|Rodriguez-Kabana, R - AUBURN UNIV., AL|
Submitted to: Meeting Abstract
Publication Type: Abstract Only
Publication Acceptance Date: January 26, 2004
Publication Date: March 31, 2004
Citation: Nyczepir, A.P., Rodriguez-Kabana, R.R. 2004. Effectiveness of biofumigation for ring nematode control in a young peach orchard. 1st International Symposium Biofumigation: A possible alternative to methyl bromide. 1:64-65. Abstract. Interpretive Summary: Ring nematodes are widely distributed throughout the world with certain species considered to be economically important to the stone fruit industry. Probably the most studied ring nematode species on Prunus is Mesocriconema xenoplax. This ring nematode is the only plant-parasitic nematode that has been associated with the peach tree short life (PTSL) disease complex in the southeastern United States. Tree loss due to PTSL in South Carolina alone has been estimated at over $5 million per year. New preplant alternatives to chemical control (i.e., green manures-biofumigation) that are less hazardous to man and also more environmentally safe must be found to protect peach trees from this ring nematode. A grain sorghum that had been found to suppress ring nematode under greenhouse and field conditions was tested as a preplant biofumigant green manure under orchard conditions in the southeastern United States. As a biofumigant it was effective in suppressing the ring nematode population for up to 12 months, but was not effective as preplant fumigation with methyl bromide (23 months suppression). These data provide useful insights into the use of sorghum as a biofumigant and alternative to chemical control of the ring nematode on PTSL sites in the Southeast.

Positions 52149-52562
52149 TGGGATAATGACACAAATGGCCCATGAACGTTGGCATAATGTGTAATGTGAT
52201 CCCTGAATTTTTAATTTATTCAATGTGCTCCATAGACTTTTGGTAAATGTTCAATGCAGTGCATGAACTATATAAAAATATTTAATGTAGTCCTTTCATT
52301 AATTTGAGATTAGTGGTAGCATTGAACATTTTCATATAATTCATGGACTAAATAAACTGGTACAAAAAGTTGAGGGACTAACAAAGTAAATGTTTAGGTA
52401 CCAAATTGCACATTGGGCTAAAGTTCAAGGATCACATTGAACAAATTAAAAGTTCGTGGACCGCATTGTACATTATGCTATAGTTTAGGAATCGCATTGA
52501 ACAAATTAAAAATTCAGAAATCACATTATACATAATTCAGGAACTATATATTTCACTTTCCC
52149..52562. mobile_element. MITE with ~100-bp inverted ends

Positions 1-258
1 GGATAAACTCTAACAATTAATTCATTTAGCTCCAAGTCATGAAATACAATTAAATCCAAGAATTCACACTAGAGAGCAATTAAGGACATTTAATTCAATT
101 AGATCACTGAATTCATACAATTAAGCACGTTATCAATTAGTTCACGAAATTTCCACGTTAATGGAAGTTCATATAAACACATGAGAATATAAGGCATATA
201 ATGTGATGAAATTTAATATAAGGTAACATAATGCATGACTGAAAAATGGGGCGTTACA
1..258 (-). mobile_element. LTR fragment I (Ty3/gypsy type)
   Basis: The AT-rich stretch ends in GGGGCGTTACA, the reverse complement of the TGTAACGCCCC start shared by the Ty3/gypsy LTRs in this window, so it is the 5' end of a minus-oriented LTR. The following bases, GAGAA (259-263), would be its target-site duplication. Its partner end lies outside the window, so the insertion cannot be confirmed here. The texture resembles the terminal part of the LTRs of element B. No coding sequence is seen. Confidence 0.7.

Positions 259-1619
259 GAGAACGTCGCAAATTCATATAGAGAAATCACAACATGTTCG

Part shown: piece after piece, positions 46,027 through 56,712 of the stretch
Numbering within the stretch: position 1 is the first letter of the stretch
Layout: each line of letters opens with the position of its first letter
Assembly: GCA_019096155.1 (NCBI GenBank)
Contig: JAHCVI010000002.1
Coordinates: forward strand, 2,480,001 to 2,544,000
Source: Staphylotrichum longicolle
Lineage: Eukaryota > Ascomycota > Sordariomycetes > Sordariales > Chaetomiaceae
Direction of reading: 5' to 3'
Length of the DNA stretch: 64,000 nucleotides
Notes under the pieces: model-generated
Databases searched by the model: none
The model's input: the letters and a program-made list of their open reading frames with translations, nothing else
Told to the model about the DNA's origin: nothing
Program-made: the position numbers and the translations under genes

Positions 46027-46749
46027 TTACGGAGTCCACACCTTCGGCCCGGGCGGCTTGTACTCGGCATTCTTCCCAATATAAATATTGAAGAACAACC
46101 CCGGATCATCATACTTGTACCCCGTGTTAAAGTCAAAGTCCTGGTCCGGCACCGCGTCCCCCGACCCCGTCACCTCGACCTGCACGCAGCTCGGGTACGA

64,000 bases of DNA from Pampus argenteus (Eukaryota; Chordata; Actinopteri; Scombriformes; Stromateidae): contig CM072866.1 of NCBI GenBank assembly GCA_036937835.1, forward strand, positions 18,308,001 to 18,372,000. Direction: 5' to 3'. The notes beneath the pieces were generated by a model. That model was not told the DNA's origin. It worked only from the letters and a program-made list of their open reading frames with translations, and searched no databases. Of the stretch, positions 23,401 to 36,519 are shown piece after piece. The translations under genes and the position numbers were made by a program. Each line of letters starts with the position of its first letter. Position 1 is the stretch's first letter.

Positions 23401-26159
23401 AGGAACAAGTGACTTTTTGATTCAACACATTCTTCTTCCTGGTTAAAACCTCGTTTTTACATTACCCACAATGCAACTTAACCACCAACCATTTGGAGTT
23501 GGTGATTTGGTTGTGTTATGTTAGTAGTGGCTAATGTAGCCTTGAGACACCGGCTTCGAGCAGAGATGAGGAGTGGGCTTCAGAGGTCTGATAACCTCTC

Technical Abstract: The experiment was initiated at the USDA, ARS Southeastern Fruit and Tree Nut Research Laboratory in Byron, Georgia in 1998. The site had a previous history of PTSL, but not of sorghum production. Plots consisted of five preplant treatments, as follows: i) sorghum as a green manure under plastic; ii) sorghum as a green manure w/o plastic; iii) preplant methyl bromide fumigation under plastic; iv) unfumigated soil under plastic; and v) unfumigated soil w/o plastic. In January 1999, all plots were planted to peach. Ring nematode populations did not differ among any of the treatment plots just prior to establishing the sorghum biofumigant and methyl bromide plots in September 1998. Four months (January 1999) after establishing the sorghum biofumigant and methyl bromide plots and prior to planting trees, ring nematode populations were greatest in the unfumigated soil than in sorghum + plastic, sorghum w/o plastic, and methyl bromide fumigated plots. In September 1999 (12 months after incorporating the sorghum as a green manure), no differences in nematode populations were detected among the unfumigated and two sorghum treatments plots. However, nematode populations were still suppressed in the methyl bromide plots. At 24 months after methyl bromide application (September 2000), the nematode population density in fumigated soil did not differ from the other treatment plots. Ring nematode populations continued to increase in subsequent sampling dates. Peach trees developed typical PTSL symptoms and died during this experiment. In 2001 and 2002, percentage of PTSL tree death was greater in unfumigated w/o plastic (29% and 54%) followed by sorghum + plastic (12% and 46%), sorghum w/o plastic (8% and 50%), unfumigated soil + plastic (4% and 29%), and methyl bromide (4% and 29%), respectively. No differences in trunk diameter were detected among any of the treatments. Sorghum as a green manure with and without plastic did suppress the population of M. xenoplax in the early stages of this experiment, but suppression did not last as long as preplant methyl bromide fumigation (i.e., 12 vs. 24 months, respectively).